Michael Matz: Success Through Decades

Above photo: MATZ ON RHUM, 1996 OLYMPICS

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WHAT A DIFFERENCE A DECADE MAKES. Michael Matz, reluctant hero of the horse world, stood upon the 1996 Olympic podium as part of the underdog U.S. Show Jumping Silver Medal Team. Fast forward to May, 2006, and the same Matz stood upon the Kentucky Derby stand as the winning trainer of the great Barbaro.

Iconic in both form and function, riding nationally and internationally, Matz rose to the pinnacle of showjumping success. Three Olympic Games, four Pan American Games, three World Championships, and countless World Cups, Michael retired in 2000 as the all time money winning show jumper in U.S. history. A scant six years later, he experienced the thrill of ascending to the top of the mountain and then excruciating loss two weeks later with the now legendary Barbaro.


It all began so humbly, with young Michael’s do-whatever-is-asked attitude. During the summers while growing up he worked with his plumber father and helped a neighbor mow lawns on weekends. Then, the neighbor bought a few horses and Michael started to ride on weekends, eventually teaching the horses to jump over some repurposed telephone poles. Pony Club rally and local horse shows were soon to follow. Smitten by the horse bug, a star was born.

Upon high school graduation, Michael went to work for Bernie Traurig at Bloodstock Farm in nearby New Hope, PA. Feeding and grooming at first, eventually Traurig gave him the nod to ride a few with some instruction. “One thing led to another and we got to show at a few little shows. Everything started there, “ Matz explains. The young rider worked his way around the country, rapidly rising up the show jumping ranks. By the age of 21, he had made a name for himself both at home and abroad. Ten years after that first summer with his neighbor’s horses, Michael Matz made his Olympic debut in Montreal. What a difference a decade makes.

Pan American Games Gold with Mighty Ruler in 1975 and Jet Run in 1979, World Cup Gold with Jet Run in 1981, Pan American Gold with Chef in 1983, World Championships Gold with Chef in 1986, Pan American Gold with The General in 1995, and Olympic Team Silver with The General in 1996- a legend is born. “Winning a Gold Medal in Aachen was a highlight because the team was a good mixture of both experienced and green riders- and everybody made a good contribution for the team. We all worked so well together.” Matz was referring to team members Conrad Homfeld, Katie Monahan, and Katherine Burdsall.

Continuing in a soft-spoken voice, Matz recalls, “ The Silver Medal in Atlanta, in our own country when we weren’t expected to get a medal, was another top moment.” That year he was chosen to carry the American flag in the closing ceremonies at the Games. It was a nod to his heroism outside of horse sports when he and his then fiancée, D.D. Alexander, survived a devastating plane crash in 1989 outside of Sioux City, Iowa. Risking is own life, Michael returned to the plane twice and saved the lives of four children who had flown alone that day. Poignantly, two out of the four children he saved attended Barbaro’s Kentucky Derby triumph.

In twenty five plus years as an international competitor of the highest caliber, Michael Matz did it all: more Grand Prix wins than any other American of his generation, twenty consecutive years with at least one Grand Prix win, six U.S. National Show Jumping Championships, and too many medals to list. But, he was more than the sum of his accomplishments. Boots shining like new pennies, two inches of toe in his stirrup, the most perfect form on a horse of anyone on the show grounds, he was the guy who never looked like he was in a hurry, but no one could catch. He was the poster on the wall of a generation of young equestrians. Yet, as the twentieth century came to a close, Michael was ready for a change.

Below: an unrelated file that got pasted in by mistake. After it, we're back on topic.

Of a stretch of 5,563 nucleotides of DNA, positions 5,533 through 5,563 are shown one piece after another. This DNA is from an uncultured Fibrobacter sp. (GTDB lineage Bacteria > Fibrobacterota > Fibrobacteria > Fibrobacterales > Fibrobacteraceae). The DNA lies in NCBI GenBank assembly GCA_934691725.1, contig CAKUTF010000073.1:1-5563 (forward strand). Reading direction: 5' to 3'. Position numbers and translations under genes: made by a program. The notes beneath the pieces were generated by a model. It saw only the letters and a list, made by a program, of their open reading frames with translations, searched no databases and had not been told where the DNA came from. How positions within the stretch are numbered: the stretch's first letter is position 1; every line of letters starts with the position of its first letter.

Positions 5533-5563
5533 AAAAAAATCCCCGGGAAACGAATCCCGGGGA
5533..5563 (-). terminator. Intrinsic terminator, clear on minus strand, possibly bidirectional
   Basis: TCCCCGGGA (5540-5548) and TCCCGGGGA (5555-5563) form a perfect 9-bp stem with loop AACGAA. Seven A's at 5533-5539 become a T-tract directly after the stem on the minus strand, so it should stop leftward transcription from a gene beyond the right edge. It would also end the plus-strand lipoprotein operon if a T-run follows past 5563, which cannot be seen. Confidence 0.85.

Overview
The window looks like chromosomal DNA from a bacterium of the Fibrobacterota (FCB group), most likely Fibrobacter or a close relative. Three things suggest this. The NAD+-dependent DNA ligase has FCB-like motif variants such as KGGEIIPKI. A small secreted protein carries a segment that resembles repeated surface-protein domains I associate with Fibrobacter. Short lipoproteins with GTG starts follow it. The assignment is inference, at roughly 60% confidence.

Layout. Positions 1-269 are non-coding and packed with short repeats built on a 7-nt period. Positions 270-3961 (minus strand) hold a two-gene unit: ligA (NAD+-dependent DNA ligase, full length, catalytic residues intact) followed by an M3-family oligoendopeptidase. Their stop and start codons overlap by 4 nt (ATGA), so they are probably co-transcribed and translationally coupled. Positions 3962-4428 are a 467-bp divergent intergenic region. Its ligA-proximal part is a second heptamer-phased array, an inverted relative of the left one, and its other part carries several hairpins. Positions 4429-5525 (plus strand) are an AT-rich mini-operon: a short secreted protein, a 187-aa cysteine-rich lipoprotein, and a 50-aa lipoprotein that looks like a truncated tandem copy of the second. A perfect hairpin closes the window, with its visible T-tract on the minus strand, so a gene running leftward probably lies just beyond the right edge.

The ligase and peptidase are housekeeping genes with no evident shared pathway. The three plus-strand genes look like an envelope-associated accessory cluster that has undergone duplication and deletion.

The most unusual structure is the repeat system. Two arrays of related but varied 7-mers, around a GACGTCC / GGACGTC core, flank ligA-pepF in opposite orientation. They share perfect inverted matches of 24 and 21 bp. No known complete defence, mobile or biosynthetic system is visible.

As a person who always dabbled with an inexpensive racehorse here and there and a wife whose family was legendary in the Thoroughbred world, the leap from one horse world to another was vast, but within Matz’ scope. Blessed with great knowledge of horses and a tireless work ethic, Michael put his heart and soul into the challenge. With characteristic modesty, he says, “It’s basically the same situation. Good horses make good riders and good horses make good trainers.”

Now on the sidelines of the jumper ring, Matz enjoys watching his daughter, Lucy, and his sons, Alex and Robert, compete. Youngest son, Arthur, prefers to ride western and spends his time in other sporting pursuits such as fishing. Michael says he helps his equestrian kids when asked, but his wife D.D. is their day-to-day coach along with other professionals at the shows. Asked how things have changed since he last competed, Matz responds, “The horses are a lot more expensive, that’s for sure! The fences look awfully big and the material is a lotmore delicate now.”

Today Michael Matz is almost as revered on the racetrack as he was in the show ring, and still getting the best out of his horses. So far, he has found Triple Crown glory twice – Barbaro in the 2006 Kentucky Derby and Union Rags in the 2012 Belmont. Now in his sixties, winning is still a part of Matz’ everyday vernacular. From the oval of the show ring to the oval of the racetrack, Michael Matz gets there first.

About the Author: Sissy is a Princeton University graduate, a lifelong rider and trainer, a USEF R rated judge, a freelance journalist and an autism advocate. Her illustrious resume includes extensive show hunter and jumper experience. She lives with her family in Unionville, PA and Wellington, FL.

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